The Critical 'I'

Read. React. Repeat.

Monday, March 15, 2004

SEE YOU AT THE CROSSROADS
Gobs of information was set loose today in The State of the News Media 2004 report (which includes a great chart-generating section). Not that all of it is good news: The news business is at a crossroads where media outlets are splintering along several lines, while general trust in the traditional industry is eroding. This is reflected in job cutbacks at traditional media outlets, just at the time when more journalists are probably necessary to verify and follow up on news data:

Much of the new investment in journalism goes toward distributing the news, not gathering it, the study said. Newspapers have about 2,200 fewer newsroom employees today than in 1990, and network TV news has cuts its correspondents by a third since the 1980s.

As a journalist, what can I say? The same skills that go into professional journalism can be applied to a number of other fields that are way more lucrative: Public relations, advertising, corporate communications, financial analysis, etc. I know several people who've gone into those fields after becoming disenchanted with news, for a variety of reasons. And the resulting vacuum has to be filled by the people who are left, who are then stretched thin and can't do as thorough a job as otherwise possible. This isn't a new trend; it's been that way for the past couple of decades, at least.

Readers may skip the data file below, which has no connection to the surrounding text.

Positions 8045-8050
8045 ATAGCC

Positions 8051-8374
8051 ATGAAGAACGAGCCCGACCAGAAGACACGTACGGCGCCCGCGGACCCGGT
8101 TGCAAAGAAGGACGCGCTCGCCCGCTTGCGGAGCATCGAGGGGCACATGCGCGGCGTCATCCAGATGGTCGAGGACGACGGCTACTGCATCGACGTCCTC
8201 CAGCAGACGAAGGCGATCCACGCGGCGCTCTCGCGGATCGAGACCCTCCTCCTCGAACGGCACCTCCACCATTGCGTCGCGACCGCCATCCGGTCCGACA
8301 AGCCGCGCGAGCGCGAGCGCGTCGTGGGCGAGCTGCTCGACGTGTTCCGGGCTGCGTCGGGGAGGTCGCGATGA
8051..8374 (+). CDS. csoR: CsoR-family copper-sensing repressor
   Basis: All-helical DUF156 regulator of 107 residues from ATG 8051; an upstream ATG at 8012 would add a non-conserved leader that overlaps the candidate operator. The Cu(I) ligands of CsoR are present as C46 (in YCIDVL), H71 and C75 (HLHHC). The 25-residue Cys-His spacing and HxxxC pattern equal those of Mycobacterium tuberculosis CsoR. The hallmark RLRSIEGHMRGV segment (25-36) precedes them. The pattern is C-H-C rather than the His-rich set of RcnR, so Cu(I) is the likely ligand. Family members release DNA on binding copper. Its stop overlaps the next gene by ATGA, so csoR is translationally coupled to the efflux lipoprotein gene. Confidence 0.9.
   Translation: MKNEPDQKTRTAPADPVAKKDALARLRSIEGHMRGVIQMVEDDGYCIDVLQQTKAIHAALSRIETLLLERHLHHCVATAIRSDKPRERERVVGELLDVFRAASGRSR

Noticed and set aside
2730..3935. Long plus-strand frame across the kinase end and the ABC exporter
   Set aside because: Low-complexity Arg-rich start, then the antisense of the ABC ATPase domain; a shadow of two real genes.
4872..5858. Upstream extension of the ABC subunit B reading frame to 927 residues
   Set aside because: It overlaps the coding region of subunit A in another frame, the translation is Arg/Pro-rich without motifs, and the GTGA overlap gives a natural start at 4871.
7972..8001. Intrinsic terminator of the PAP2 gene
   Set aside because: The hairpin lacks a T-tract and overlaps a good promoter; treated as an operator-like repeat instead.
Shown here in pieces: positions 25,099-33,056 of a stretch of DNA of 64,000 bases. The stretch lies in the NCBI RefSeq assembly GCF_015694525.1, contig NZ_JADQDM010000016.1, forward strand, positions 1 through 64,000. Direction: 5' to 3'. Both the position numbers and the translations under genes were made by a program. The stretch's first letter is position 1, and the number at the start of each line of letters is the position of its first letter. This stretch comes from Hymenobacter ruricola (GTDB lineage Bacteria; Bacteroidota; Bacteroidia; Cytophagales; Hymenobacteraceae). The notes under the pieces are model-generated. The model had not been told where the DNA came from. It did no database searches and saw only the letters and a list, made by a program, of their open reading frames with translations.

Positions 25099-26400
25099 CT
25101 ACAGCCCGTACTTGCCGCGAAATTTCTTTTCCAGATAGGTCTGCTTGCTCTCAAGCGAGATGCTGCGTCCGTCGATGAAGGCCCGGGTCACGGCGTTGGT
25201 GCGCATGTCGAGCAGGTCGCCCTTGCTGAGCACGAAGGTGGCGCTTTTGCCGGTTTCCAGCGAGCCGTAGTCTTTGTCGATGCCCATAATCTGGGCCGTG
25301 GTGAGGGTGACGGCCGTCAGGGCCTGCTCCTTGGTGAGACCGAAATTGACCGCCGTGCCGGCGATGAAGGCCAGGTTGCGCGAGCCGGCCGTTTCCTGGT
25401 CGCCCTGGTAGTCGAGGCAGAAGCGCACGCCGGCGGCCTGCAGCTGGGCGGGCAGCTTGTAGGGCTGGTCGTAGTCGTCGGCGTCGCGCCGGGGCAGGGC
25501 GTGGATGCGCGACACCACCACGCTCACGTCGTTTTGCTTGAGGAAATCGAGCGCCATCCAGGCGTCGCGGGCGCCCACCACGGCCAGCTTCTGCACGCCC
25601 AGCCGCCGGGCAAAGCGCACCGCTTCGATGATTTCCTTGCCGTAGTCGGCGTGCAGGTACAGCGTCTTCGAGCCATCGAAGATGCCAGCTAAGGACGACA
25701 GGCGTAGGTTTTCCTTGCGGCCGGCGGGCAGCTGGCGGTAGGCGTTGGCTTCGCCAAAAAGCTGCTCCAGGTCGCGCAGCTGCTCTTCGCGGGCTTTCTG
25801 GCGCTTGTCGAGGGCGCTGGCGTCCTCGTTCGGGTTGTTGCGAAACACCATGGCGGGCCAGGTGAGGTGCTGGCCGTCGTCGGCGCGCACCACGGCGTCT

The fact remains that you have to be a little crazy, and a lot dedicated, to make a go at journalism as a profession. There are certainly easier ways to earn a paycheck, and generally a bigger one (although you're never going to get rich working for someone else; that's the case in just about any industry).

More on this from me later, probably.